The Grey Fairy Book - online childrens book

Illustrated classic fairy tales for children by Andrew Lang

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' We should like to have supper with you,' said the prince.
' Well, supper is ready, and you are welcome,' replied the ogre, leading the way into the house, for he had had a good day, and there was plenty of game in the bag over his shoulder.
A table was quickly prepared, and the prince had already taken his place, when he suddenly exclaimed, ' After all, Buk Ettemsuch, suppose you come to suppei with me ? '
'Where?' asked the ogre.
' In my house. I know it is all ready.'
' But it is so far off — why not stay here ? '
.' Oh, I will come another day; but this evening I must be your host.'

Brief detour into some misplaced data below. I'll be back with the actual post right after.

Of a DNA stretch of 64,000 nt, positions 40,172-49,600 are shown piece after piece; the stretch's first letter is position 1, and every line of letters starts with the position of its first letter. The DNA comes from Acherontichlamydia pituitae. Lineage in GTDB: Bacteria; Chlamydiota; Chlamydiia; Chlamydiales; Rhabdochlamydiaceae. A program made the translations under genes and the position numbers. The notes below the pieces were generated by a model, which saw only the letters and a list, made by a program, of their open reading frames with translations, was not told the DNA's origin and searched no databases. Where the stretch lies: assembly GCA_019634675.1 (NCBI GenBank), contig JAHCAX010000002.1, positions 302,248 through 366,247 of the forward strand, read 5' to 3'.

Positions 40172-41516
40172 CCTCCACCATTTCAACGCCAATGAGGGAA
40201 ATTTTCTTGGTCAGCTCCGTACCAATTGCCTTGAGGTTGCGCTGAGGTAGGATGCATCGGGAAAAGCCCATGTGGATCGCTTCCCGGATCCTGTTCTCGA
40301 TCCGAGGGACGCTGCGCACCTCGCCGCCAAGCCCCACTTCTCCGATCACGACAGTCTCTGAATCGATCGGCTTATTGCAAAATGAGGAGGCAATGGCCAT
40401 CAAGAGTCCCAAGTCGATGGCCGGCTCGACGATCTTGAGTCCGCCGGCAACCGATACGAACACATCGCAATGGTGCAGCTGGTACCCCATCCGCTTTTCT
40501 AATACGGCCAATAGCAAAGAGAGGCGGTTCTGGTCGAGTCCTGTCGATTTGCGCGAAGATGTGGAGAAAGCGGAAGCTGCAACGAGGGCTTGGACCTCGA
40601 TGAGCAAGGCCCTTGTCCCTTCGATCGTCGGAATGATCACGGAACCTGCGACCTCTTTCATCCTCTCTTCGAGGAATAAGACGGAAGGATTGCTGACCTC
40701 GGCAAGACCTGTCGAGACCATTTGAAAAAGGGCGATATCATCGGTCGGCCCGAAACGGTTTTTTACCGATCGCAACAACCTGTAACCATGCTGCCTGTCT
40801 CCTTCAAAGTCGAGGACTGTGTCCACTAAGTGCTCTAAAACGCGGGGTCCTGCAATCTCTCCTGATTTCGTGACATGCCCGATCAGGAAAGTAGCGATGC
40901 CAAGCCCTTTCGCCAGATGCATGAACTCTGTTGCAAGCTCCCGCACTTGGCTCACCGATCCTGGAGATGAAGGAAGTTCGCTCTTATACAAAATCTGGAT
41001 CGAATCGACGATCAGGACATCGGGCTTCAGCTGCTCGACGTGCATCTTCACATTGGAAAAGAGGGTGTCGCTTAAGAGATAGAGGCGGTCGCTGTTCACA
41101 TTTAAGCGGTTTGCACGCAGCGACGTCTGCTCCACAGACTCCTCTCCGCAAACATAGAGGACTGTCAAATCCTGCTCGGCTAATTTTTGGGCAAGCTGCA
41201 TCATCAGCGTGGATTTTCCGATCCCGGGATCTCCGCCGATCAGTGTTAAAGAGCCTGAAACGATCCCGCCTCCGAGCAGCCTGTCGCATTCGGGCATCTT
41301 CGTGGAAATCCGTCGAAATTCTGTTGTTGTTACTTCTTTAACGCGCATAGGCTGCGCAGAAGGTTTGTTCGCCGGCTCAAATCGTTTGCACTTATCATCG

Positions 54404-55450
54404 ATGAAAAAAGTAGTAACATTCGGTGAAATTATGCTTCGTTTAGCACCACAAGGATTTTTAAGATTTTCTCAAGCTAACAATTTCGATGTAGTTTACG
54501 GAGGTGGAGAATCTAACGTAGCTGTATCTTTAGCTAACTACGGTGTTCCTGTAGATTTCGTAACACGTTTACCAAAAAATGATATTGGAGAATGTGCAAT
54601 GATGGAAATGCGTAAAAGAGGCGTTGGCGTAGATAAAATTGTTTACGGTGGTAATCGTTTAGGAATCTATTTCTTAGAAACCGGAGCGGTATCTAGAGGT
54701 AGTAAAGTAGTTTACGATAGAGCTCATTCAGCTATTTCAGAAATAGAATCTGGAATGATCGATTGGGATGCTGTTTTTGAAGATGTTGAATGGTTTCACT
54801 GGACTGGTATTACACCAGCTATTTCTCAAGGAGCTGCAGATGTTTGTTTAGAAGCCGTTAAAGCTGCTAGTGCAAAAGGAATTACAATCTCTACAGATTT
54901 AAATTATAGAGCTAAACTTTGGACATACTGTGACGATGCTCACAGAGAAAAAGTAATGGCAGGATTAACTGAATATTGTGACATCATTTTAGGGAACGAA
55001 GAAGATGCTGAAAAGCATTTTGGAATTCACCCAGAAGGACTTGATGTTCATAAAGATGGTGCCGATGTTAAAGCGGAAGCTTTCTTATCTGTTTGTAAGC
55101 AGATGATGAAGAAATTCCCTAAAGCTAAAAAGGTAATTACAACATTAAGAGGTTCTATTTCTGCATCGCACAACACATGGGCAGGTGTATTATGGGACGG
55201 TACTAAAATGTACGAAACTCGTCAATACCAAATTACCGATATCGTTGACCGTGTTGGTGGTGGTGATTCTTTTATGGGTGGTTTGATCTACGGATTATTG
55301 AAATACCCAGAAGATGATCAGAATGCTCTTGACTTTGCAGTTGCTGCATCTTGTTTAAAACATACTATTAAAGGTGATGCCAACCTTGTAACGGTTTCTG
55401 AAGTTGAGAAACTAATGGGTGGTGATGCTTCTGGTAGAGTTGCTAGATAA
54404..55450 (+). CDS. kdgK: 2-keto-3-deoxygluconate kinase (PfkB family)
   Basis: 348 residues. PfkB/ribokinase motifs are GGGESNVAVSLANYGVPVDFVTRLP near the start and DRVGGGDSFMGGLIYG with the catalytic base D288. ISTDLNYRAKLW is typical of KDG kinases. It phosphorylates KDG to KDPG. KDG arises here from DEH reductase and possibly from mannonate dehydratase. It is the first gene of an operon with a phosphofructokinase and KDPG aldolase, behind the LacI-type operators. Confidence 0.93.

So the ogre accompanied the prince and his attend­ants back to the palace. After a while the prince turned to the ogre and said :
' It is as a wooer that I appear before you. I seek a wife from an honourable family.'
'But I have no daughter,' replied the ogre.
' Oh, yes you have, I saw her at the window.'
' Well, you can marry her if you wish,' said he.
So the prince's heart was glad as he and his attend­ants rode back with the ogre to his house. And as they parted, the prince said to his guest, ' You will not forget the bargain we have made?'
'Iain not a young man, and never break my pro­mises,' said the ogre, and went in and shut the door.
Upstairs he found the maiden, waiting till he returned to have her supper, for she did not like eating by herself.
'I have had my supper,' said the ogre, 'for I have been spending the evening with the prince.'
' Where did you meet him?' asked the girl.
' Oh, we are neighbours, and grew up together, and to-night I promised that you should be his wife.'
' I don't want to be any man's wife,' answered she;
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